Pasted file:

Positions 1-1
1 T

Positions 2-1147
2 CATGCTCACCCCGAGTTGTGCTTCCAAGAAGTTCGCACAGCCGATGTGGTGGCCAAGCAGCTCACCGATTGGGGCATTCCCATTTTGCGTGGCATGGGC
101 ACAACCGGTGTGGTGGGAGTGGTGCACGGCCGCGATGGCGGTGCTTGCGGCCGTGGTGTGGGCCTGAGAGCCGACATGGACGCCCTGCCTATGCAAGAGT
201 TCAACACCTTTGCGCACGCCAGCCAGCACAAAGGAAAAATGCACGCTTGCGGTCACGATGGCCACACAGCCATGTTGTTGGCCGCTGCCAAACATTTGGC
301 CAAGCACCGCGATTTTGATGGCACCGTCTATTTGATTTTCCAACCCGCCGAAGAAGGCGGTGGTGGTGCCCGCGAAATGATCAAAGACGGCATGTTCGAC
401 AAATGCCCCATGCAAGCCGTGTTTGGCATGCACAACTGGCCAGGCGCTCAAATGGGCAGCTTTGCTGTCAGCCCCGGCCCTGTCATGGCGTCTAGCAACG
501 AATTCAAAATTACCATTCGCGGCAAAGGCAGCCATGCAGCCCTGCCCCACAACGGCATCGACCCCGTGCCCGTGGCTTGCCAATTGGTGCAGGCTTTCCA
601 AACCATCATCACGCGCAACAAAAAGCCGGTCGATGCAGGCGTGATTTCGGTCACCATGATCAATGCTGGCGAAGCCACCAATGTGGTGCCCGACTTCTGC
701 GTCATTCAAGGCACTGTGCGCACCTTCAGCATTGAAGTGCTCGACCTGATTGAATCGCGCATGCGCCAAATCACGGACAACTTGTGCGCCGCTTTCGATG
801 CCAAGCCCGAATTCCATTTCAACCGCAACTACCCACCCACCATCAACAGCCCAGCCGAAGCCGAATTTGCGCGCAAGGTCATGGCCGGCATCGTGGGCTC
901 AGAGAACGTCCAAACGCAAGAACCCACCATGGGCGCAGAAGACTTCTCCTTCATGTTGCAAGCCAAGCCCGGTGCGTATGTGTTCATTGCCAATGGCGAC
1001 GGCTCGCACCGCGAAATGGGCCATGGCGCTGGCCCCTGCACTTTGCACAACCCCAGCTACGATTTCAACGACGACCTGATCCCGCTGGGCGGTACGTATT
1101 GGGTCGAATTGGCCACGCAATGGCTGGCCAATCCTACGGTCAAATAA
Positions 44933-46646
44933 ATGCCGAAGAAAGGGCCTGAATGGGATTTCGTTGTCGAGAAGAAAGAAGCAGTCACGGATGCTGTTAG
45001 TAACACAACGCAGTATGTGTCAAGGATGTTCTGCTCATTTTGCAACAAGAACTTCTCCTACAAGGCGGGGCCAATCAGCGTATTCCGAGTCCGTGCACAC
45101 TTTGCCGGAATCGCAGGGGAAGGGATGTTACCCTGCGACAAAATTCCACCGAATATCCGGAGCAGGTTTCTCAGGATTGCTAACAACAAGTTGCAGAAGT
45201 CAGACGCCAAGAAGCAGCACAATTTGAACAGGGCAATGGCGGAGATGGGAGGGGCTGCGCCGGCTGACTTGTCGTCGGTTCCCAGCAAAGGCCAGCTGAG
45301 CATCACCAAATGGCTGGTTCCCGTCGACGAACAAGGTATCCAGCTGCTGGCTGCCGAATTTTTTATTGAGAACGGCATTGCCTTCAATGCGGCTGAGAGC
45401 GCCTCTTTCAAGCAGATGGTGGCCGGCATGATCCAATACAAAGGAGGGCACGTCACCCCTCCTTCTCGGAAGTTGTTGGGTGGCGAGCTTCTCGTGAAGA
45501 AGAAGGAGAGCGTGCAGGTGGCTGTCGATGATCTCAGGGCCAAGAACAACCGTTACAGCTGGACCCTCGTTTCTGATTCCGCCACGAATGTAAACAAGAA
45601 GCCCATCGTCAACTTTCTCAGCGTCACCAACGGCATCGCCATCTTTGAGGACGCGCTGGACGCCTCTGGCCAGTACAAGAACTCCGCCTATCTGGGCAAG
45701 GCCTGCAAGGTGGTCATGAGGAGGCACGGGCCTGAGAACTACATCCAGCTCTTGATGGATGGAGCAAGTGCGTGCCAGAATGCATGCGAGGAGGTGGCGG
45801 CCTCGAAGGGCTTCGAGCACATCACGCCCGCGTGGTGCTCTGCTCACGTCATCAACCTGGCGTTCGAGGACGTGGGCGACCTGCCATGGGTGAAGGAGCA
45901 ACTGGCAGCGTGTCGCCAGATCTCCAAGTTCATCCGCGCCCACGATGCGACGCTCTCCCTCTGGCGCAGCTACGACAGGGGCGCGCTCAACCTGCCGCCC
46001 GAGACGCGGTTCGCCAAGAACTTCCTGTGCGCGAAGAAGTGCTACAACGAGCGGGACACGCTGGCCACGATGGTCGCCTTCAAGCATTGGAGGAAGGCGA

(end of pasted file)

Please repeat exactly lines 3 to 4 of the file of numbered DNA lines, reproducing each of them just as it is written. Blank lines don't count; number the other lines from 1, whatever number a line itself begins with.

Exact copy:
Positions 2-1147
2 CATGCTCACCCCGAGTTGTGCTTCCAAGAAGTTCGCACAGCCGATGTGGTGGCCAAGCAGCTCACCGATTGGGGCATTCCCATTTTGCGTGGCATGGGC